Perspectives 09.15.2020

Designing to Build Backwards: Lifting and Preserving the Historic Building 12

By Ariane Fehrenkamp, Senior Project Manager, and Meaghan Dufford, Senior Project Architect
The historic Building 12 in the process of being lifted.
Credit: Brookfield Properties/Plant Co.

Long before the Pier 70 project began, developer Brookfield Properties and the Port of San Francisco determined that the new neighborhood to be built here must address a 100-year projected sea level rise and that Building 12, which once housed the fabrication and cutting of steel sheets for the hulls of the ships built at Pier 70, is a significant historic resource. For the Building 12 design team, these two requirements set forth a design journey that could be deemed heroic, is most certainly innovative and, in some ways, backwards.

To address sea level rise along waterfront sites, there are typically two options: bring up the site grades or construct sea walls along the shoreline. At Pier 70, Brookfield Properties chose to raise the site roughly 10-feet. For new construction, one would simply set the new first floor level at the new grade, however for an existing building, such as Building 12, this decision presented a conundrum. Once the new site grades were complete, the existing first floor would reside some 10-feet below ground. This is clearly not the way one treats a valued historic resource. In a move ill-fitting for the faint-hearted, it was decided that Building 12 would be lifted along with the site.

From the start of project designs, the goal was to let history shine through and to prevent the act of lifting the structure from leaving excessive scars on the building. The challenge was to design in anticipation of the lift—designing for this moment, as well as for the future use of Building 12.

Unique Challenges

Lifting a building presents its own challenges. The roof is typically installed as the final piece of the building’s shell. Topping off, as the industry calls it, is often grounds for celebration. However, Building 12’s iconic Aiken roof—defined by its irregular shape and rows of high windows—in addition to the footings had to be the first structural components to be completed. The reason for this is simple. The existing Building 12 is a two-story shed structure, with shear strength provided by the ground floor, the second-level floor, and the roof. The original wood roof was in bad shape, having suffered years of water damage. The existing ground-level floor was slab on grade which would not be lifted. So, to prepare for lifting Building 12, temporary bracing beams were installed at the first-floor level and at the roof, the monitor window glass was removed and new roof sheathing installed to make the building rigid enough to prevent it from racking during the lift.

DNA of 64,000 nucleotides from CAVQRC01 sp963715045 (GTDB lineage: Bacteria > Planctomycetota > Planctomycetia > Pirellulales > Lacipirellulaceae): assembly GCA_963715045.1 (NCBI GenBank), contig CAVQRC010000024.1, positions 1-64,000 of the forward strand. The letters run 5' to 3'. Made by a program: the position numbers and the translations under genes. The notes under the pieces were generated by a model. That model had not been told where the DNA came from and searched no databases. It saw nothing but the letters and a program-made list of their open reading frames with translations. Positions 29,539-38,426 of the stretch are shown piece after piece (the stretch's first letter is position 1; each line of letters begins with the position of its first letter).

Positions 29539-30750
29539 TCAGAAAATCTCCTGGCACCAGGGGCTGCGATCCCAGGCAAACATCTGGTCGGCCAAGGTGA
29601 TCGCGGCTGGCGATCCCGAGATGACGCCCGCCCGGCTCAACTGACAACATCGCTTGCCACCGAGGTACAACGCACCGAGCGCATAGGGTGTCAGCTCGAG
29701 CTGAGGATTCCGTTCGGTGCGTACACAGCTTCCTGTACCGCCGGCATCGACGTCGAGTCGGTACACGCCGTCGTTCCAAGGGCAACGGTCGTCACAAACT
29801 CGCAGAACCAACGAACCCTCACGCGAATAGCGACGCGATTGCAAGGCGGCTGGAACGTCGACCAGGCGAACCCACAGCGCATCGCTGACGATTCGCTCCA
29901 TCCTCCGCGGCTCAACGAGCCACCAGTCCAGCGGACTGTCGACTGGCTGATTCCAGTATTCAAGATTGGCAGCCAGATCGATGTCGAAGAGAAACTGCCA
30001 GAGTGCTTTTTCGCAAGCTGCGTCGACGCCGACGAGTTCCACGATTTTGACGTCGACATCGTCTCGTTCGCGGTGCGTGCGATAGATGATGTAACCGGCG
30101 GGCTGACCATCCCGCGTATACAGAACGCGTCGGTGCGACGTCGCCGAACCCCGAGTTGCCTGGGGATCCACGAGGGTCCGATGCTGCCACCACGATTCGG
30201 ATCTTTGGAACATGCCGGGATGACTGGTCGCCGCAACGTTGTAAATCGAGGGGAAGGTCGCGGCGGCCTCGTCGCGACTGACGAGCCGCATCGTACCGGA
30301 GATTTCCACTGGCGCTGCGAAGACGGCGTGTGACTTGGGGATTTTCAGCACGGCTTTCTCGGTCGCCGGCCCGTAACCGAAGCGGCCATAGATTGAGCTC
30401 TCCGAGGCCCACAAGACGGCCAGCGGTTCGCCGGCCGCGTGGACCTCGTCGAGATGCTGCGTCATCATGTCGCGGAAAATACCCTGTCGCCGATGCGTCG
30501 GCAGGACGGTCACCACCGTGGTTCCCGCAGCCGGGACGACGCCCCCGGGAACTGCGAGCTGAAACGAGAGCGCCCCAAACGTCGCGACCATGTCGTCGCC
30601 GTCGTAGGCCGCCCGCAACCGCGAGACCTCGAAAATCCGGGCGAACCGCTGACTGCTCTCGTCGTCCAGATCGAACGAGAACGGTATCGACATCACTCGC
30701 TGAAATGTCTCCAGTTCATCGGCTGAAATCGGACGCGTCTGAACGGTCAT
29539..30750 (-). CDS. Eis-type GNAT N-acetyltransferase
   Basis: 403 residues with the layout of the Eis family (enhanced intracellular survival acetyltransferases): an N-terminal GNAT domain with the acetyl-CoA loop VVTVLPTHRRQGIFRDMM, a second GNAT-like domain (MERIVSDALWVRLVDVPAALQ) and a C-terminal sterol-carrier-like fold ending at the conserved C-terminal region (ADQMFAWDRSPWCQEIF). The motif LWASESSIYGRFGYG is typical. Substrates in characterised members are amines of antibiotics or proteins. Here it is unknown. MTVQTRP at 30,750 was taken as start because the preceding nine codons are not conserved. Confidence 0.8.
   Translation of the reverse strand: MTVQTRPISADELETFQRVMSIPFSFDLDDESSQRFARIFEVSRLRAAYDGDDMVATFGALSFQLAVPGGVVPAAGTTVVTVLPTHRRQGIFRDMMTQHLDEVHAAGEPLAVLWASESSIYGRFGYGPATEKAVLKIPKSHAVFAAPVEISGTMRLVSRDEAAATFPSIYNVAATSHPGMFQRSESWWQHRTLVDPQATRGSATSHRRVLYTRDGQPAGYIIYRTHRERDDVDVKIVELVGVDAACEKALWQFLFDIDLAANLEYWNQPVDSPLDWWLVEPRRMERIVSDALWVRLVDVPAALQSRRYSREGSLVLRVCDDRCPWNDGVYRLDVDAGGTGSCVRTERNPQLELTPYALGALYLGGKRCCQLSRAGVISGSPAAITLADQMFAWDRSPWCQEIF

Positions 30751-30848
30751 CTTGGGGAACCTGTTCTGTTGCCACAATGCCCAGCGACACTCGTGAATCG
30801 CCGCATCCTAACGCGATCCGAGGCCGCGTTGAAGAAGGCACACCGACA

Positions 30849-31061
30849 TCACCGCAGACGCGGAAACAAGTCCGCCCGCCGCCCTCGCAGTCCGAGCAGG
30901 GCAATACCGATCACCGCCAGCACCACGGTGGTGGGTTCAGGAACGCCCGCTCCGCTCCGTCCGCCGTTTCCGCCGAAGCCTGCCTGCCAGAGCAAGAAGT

Wood cribbing stacks
Credit: Brookfield Properties/Plant Co.
Lift shoring towers
Credit: Brookfield Properties/Plant Co.
Lift shoring equipment
Credit: Brookfield Properties/Plant Co.

Preserving Historic Character

The age-earned patina of Building 12’s corrugated siding provides much of Building 12’s character. The team realized early on that removing it and replacing it once the walls were properly constructed would be rather like unraveling a sweater—impossible to puzzle back together. In order for the siding to remain in place during construction; the walls, too, were designed to be built in reverse order.

Another of Building 12’s defining historic features are the huge built-up columns that run around the perimeter and in two rows down the center, dividing the interior space into three bays. Each of these massive 4.5’ x 2’ columns grounded at a gusseted base and a thick baseplate that was bolted to the original ground-level slab. This condition was one that we wanted to preserve and to keep visible in the new building.

Our obsessive detailing had to be both precise and incorporate wiggle room for unknown elements. Over the last 60 years, differential settling had resulted in variations in the baseplate heights. A survey of the exact elevation of each column base allowed us to dial in the specific extent of the lift, determine the new elevation of the first floor, and keep the base of the built-up columns visible—rivets, bolts and all.

The completed Building 12 will be home to makers and artisans.
Credit: Brookfield Properties

Looking Forward

This week, the original structure, with all its imperfections and irregularities, will be set down on new precisely constructed columns and concrete retaining walls. From this point, a more logical construction sequencing will follow. In a couple years, when future makers and shoppers walk past the patinated building’s new curtain wall and pour inside through the huge red entry portals—an homage to the hue of historic paint—traces of the lift will be discernible just below eye level in the clean line of the lift band. This is just one of the many modern interventions that will coexist with the industrial craftsmanship of Building 12’s past.